|| Print ||
|Articles - June 2012|
|Tuesday, May 29, 2012|
BY LINDA BAKER
Bend has always been a mecca for outdoor enthusiasts and those hawking outdoor products. Now yet another Bend entrepreneur is hoping to make his mark on the city, this time with “land paddle boarding,” a recreational activity that looks a bit like someone contorting his way through a Monty Python School of Funny Walks episode. “It’s a real nice feeling and a great core workout,” says Steven Bangsund, a former sales rep for the construction industry who launched Norgeboard in September 2011.
Modeled after paddle-boarding on water, the sport involves a skateboard like contraption and a paddle, both of which the rider uses to propel himself along a road or path. Norgeboard isn't the only company selling such equipment in the United States. But according to Bangsund, whose Norwegian heritage inspired the company’s name, it’s one of the few outfits focusing on large boards and the activity as a training option for athletes.
The 14-inch wide Norgeboard is also more stable than the typical 9-inch skateboard, making his boards a good fit for kids and seniors looking for a fun and easy way to exercise.
A budding entrepreneur, Bangsund spends plenty of time holding demos — 500 so far — and spreading the word at Bend’s myriad sporting events and festivals, including Winterfest, Springfest and Pole Pedal Paddle. At 6’9” Bangsund is also his own best marketing tool. Accompanied by his 11-year-old son, Kalven, he cruises along the Bend waterfront on a 6-foot board, attracting “lots of comments, people saying it’s really cool, asking how I came up with the idea.”
So far, Bangsund has sold about 40 Norgeboards, which he crafts himself out of bamboo — “it gives an amazing flex and ride” — in a local warehouse and sells online and in stores for $199-$279.
Bangsund says he’s eager to spread his wings beyond his hometown. He’s landed an account with a shop in Ft. Lauderdale, Fla., and this summer is headed to California “to get the word out.”
Friday, February 20, 2015
BY AMY MILSHTEIN | OB CONTRIBUTOR
Multilevel marketing, health claims and zyto scanner biofeedback machines: How dōTERRA thrives in Oregon.
Wednesday, April 15, 2015
BY GARY CONKLING | GUEST BLOGGER
Avoiding a crisis is a great way to burnish your reputation, increase brand loyalty and become a market leader.
Friday, March 27, 2015
BY COURTNEY SHERWOOD | Photos by Jason E. Kaplan
Pacific Seafood, one of the world’s largest processors, is rebranding as a more transparent and consumer-friendly operation. A controversial CEO and monopoly accusations from coastal fishermen complicate the tale.
Friday, February 27, 2015
PHOTOS BY JASON E. KAPLAN
Images from the 2015 celebration of Oregon's great workplaces.
Thursday, March 26, 2015
BY LINDA BAKER
Everyone knows cell phones and driving are a lethal combination. The risk is especially high for teenage drivers, whose delusions of immortality pose such a threat to us all. Enforcement alas, remains feeble; more promising are pedagogical approaches aimed at getting people to focus on the road, not their devices.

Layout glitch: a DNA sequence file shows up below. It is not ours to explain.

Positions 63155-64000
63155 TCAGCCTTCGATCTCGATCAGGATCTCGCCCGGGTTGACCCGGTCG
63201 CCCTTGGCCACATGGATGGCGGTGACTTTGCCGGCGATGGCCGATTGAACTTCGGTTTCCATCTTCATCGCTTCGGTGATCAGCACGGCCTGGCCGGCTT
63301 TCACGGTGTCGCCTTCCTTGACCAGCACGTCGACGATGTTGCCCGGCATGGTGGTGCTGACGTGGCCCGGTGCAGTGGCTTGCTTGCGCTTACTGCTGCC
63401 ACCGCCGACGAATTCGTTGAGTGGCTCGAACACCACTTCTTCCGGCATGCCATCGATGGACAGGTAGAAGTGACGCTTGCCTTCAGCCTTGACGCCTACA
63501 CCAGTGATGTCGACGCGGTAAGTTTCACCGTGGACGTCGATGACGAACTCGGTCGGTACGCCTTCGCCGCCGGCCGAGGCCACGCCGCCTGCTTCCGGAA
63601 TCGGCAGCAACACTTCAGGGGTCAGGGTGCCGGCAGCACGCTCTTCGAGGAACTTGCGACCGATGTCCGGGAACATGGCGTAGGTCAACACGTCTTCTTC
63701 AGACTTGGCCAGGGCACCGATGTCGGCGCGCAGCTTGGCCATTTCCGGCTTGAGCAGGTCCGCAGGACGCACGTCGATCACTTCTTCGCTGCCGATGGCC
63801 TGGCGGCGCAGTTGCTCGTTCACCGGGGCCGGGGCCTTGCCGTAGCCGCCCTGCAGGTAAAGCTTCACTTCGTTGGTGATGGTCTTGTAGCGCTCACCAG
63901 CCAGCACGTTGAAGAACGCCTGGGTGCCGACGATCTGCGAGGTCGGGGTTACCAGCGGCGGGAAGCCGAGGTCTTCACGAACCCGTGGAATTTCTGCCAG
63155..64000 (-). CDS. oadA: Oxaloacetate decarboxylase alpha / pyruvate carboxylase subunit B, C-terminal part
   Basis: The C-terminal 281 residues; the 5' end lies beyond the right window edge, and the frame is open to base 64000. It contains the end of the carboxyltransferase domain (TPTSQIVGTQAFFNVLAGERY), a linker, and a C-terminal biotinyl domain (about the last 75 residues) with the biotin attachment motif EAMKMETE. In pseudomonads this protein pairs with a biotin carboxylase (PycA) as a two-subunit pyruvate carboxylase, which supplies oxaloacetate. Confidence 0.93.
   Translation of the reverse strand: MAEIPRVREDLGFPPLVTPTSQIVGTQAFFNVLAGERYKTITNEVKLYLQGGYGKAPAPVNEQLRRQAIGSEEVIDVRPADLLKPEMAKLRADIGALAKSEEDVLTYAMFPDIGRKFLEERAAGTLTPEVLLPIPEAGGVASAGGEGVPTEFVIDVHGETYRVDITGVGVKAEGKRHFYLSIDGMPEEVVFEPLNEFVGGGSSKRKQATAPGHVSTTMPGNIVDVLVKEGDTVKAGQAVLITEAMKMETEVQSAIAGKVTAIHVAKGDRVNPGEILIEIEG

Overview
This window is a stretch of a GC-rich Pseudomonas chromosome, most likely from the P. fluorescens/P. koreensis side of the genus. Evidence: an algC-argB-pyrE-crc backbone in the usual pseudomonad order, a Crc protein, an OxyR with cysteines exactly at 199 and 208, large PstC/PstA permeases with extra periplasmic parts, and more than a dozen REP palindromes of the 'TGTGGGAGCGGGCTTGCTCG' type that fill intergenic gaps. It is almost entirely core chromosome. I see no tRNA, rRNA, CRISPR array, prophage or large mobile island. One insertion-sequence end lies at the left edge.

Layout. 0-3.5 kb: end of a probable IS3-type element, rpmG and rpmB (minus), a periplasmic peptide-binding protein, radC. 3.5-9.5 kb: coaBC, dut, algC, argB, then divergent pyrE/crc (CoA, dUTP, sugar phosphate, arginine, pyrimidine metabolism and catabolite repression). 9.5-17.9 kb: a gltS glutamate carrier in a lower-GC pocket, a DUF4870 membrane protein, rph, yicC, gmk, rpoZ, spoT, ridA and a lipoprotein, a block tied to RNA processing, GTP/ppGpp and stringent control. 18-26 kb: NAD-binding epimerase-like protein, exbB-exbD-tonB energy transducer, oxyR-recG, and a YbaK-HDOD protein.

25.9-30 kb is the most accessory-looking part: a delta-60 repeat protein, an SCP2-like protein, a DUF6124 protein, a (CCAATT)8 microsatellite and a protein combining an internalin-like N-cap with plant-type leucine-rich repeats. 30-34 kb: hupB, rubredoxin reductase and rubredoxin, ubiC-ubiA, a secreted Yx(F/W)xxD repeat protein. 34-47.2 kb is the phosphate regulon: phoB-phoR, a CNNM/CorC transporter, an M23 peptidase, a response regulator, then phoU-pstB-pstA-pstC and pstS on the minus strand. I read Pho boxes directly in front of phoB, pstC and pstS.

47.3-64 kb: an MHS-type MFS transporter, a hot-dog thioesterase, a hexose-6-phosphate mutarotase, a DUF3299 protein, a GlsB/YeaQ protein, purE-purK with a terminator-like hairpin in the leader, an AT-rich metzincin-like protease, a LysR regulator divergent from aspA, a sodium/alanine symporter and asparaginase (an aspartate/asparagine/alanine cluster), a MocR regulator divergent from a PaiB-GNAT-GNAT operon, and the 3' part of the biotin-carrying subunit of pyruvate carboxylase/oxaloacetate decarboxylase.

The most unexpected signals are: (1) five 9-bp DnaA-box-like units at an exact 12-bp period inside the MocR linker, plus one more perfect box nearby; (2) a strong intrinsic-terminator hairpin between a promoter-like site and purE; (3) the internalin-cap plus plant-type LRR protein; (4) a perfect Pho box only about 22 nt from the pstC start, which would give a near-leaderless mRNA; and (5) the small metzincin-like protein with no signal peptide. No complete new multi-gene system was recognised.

Thursday, April 02, 2015
BY JACOB PALMER | DIGITAL NEWS EDITOR
Are mornings the most productive part of the day? We ask five successful executives how they get off to a good start.
Monday, February 23, 2015
BY JACOB PALMER | OB DIGITAL NEWS EDITOR
Power Lunch at Swagat in Hillsboro.
|Bike Chic: 7 stylish options for cyclists|
|Beam Me Up|
|Get on the bus!|
|Emperor of the Sea|
|Epitaph for a Boondoggle|
|WikiLeaks allows visitors to search database of hacked Sony documents|
|VW recalls minivans with Chrysler-made ignitions|
|Netflix adds subscribers at record pace|
|EU charges Google with antitrust claims|
|Tech industry urges Congress for protection on patents|
|Is your job the best?|
|Value of college degree increasing|
A new report highlights how Oregon bankers are giving back to their communities.
Since 1932 Tidewater Transportation & Terminals (operating as Tidewater Barge Lines and Tidewater Terminal Company) has operated a multicommodity transportation and terminal company based in Vancouver, Washington. The friendly expression on the company’s shipping containers reflects the attitude of about 330 safety and community-conscious employees but belies how complicated the barge business really is.
The Port of The Dalles has run marine facilities since the 1930s, but they are part of a larger mission to strengthen the local economy. They focus on regional economic development with a strong bent toward adding good-paying jobs in high tech, manufacturing and other industries.
Providing attendees with unique taste of the Northwest Reception.
CFM Strategic Communications turns 25 this year and is celebrating with a revamped website, special events for firm alumni and clients, a special-label wine and a list of 25 stories about its client work over the past quarter century.
The Atkinson Graduate School of Management at Willamette University has maintained its business accreditation by AACSB International—The Association to Advance Collegiate Schools of Business.